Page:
Quercus suber L.

Cork Oak

Evergreen tree to about 10 m tall or more. Bark thick and corky. Young shoots yellow-hairy. Leaves evergreen, tough, ovate, mostly 4-7 cm long, base rounded or occasionally subcordate, margin with mostly 4-5 pairs of small teeth, glossy dark green above, pale grey hairy below. Leaf stalk 1-1.5 cm long, often red on upper surface. Fruits oval to oblong, 1.5-2.5 cm long with cup enclosing one third to a half of the acorn; cup scales long and erect or widespreading at the tip.

S Europe, N Africa

A popular and impressive tree used mostly in the 19th century with some impressive mature trees remaining; now rarely planted.

The bark is the source of true cork; it takes about 20 years to develop sufficient thickness for cropping, after which trees may be stripped every 8-10 years. Most commercial trees are grown in Portugal but experimental commercial plantings have been established in Australia in recent times.

Thick corky bark; evergreen leaves with 4-5 small teeth on each side.

Cooke (1961).

SA: Mt Barker (Mt Barker Rd, 300 m on left towards Hahndorf from Mt Barker, 10 m tall, 15 m spread, circumference 3.2 m at chest height). NSW: Bathurst (Machattie Park); Sydney (Royal Botanic Garden Sydney; University of Sydney, near NE entrance). ACT: 5 ha plantation at Green Hills near Black Mountain Glenloch Interchange planted 1917-20; Telopea Park. VIC: Ballarat (Ligar St & Ballarat Botanical Gardens); Birregurra (Anglican Church); Burnley (The University of Melbourne Burnley Campus, 11 m tall, 3 m at breast height planted c. 1930); Caulfield North (St Mary's Anglican Church grounds, cnr Glen Eira Rd and Wood Ct, 14 m tall in 1983); Creswick (The University of Melbourne, School of Ecosystem and Forestry Sciences, Creswick); Melbourne (Kings Domain by La Trobe's Cottage); Fernshaw (Fernshaw Picnic Area about 14 m in 1990, protected by fence); Glendoruel (Mt Beechworth, plantation of about 40 trees); Korumburra (Korumburra Public Park); Kyneton (Kyneton Botanic Gardens), Melbourne (Royal Botanic Gardens Victoria (Melbourne Gardens) near bridge below Craft Cottage); Leongatha (Mossvale Park); Maroondah (Maroondah Reservoir Park top of dam wall adjacent to dam); Melbourne (General Cemetery); Portland (Wesley Church 12 m tall in 1984); St Arnaud (Queen Mary Gardens, 2 trees); St Kilda (St Kilda Botanical Gardens, Alma Park and self-seeding along railway cutting); Stanley (Victoria's largest specimen in a private garden on main street, 16 m tall in 1984); TAS: Hobart (Royal Tasmanian Botanical Gardens, 13 m tall in 1992 with circumference of 4.15 m, 150 years old in 1995); Launceston (City Park).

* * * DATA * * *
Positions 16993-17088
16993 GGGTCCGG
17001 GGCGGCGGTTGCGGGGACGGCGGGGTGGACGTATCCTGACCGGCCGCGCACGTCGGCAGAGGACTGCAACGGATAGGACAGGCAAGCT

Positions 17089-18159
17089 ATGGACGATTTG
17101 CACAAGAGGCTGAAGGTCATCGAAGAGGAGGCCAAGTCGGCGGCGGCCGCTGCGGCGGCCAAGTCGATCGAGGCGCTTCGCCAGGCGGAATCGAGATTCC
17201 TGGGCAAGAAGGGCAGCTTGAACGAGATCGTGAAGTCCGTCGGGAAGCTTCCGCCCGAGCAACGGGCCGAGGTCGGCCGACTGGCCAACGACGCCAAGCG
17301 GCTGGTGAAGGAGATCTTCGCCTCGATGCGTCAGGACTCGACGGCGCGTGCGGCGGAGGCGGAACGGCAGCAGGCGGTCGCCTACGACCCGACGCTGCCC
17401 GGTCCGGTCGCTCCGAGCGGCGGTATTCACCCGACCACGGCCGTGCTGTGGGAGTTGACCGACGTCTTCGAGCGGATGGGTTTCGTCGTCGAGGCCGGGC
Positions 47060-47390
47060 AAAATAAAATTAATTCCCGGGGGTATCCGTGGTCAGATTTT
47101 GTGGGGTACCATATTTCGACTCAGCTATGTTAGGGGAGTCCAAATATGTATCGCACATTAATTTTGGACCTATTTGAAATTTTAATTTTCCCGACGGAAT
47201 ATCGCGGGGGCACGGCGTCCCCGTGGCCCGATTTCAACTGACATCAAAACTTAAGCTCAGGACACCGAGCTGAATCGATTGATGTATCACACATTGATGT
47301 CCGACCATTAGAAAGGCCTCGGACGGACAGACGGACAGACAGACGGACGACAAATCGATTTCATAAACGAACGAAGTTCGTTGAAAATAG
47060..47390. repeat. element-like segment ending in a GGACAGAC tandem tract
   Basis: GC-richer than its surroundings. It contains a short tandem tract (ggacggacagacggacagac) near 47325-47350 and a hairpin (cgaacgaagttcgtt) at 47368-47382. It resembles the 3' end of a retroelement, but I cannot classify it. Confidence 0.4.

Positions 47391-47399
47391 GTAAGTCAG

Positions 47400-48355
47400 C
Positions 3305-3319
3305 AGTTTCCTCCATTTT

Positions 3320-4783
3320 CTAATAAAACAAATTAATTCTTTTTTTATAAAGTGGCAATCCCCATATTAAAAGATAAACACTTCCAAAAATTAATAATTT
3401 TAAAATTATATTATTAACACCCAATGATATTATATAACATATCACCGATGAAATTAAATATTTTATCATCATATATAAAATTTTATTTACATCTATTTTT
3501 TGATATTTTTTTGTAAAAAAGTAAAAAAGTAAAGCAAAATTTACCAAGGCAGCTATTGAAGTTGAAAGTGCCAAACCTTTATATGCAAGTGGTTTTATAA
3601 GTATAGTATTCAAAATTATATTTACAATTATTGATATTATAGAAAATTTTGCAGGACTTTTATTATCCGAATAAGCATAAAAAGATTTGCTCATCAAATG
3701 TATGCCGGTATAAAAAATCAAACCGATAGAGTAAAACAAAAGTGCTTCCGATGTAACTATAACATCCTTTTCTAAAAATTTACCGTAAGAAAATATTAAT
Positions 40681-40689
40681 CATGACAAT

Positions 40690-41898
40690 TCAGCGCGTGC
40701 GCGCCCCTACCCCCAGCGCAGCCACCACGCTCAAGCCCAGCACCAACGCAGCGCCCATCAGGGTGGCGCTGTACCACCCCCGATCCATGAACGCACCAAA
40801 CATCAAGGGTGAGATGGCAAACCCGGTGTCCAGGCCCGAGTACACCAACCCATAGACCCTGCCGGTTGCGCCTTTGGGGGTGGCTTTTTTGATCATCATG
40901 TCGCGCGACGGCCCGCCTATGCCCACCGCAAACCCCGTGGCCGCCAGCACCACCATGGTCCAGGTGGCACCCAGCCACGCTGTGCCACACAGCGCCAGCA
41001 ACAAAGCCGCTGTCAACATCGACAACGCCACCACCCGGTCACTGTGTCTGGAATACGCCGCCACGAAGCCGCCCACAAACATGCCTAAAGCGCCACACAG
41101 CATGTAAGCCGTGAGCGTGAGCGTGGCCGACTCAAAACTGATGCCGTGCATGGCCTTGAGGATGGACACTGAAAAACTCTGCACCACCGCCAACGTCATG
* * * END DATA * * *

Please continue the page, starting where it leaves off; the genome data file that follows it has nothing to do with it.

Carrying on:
Source: Spencer, R. (1997). Fagaceae. In: Spencer, R.. Horticultural Flora of South-eastern Australia. Volume 2. Flowering plants. Dicotyledons. Part 1. The identification of garden and cultivated plants. University of New South Wales Press.

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Distribution map
kingdom Plantae
phylum   Tracheophyta
class    Magnoliopsida
superorder     Rosanae
order      Fagales
family       Fagaceae
genus        Quercus L.